Bootcamps

Coding Dojo

Screen Shot 2016-07-29 at 5.00.32 PM

If you’re looking for a more serious, structured course, a bootcamp will likely meet those needs. Coding Dojo’s 20 week program teaches you not just Ruby on Rails, but Python and Web development fundamentals. If you’re up for it, you can learn on site, too.

Bloc

Screen Shot 2016-07-29 at 5.13.18 PM

I’ve always been a huge fan of Bloc. It’s pricey, but they have financing options and the courses are some of the most in-depth I’ve found. You’ll meet with someone at least once a week as you work through the program and get the opportunity to build real applications that do what you want them to do.

Launch School

Screen Shot 2016-07-29 at 5.07.47 PM

If the idea of paying a ton of money up front doesn’t sound appealing to you, you’re not alone. Launch School offers crazy in-depth courses including front-end, back-end, APIss, and career assistance for $199 a month. If you’re like me, you spend half of that on complicated coffee drinks every month, anyway.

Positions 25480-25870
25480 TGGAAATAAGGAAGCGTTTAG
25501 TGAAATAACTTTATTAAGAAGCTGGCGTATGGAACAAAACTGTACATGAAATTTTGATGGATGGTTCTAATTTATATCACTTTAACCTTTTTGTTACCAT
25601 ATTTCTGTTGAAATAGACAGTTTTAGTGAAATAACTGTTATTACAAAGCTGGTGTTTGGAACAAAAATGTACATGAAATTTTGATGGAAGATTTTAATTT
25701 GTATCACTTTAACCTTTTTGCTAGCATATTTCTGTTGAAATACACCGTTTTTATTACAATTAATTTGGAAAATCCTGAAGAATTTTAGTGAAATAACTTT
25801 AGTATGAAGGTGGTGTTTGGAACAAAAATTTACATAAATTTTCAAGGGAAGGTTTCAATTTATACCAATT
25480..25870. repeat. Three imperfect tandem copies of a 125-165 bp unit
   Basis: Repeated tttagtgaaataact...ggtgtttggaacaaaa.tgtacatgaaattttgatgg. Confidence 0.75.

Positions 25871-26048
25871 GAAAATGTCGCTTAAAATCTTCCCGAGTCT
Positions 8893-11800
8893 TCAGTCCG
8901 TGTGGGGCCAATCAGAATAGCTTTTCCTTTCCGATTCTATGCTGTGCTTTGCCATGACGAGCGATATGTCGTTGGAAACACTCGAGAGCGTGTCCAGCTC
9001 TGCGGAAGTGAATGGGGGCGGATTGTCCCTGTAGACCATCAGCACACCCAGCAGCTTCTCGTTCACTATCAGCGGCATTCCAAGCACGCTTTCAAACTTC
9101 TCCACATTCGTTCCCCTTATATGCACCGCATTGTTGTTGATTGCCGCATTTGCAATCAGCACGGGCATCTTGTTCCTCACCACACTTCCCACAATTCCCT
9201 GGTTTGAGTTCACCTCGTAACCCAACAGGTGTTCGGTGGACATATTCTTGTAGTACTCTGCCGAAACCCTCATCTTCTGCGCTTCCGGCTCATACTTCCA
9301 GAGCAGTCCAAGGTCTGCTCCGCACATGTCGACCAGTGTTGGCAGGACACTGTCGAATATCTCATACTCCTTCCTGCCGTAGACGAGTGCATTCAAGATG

Did I miss anything? Let me know in the comments, below, if you have any great resources you think I should add here.


How to Fix Misspelled Column Names in a Ruby on Rails Database

I came across a small issue this afternoon while building out one of my first Ruby on Rails apps. When I generated the database table, I misspelled a column name. Luckily for me, it’s easy enough to fix and this is how I did it.

1. Create a New Migration

At the command line from within your Rails application folder, run this:

You’ll be generating a new database migration with the name FixColumnName (which interprets to `[timestamp]_fix_column_name.rb`) inside the `db/migrate` folder inside your rails application. Open that `.rb` file and update it so it looks something like this:
`:table_name` – the name of the table in question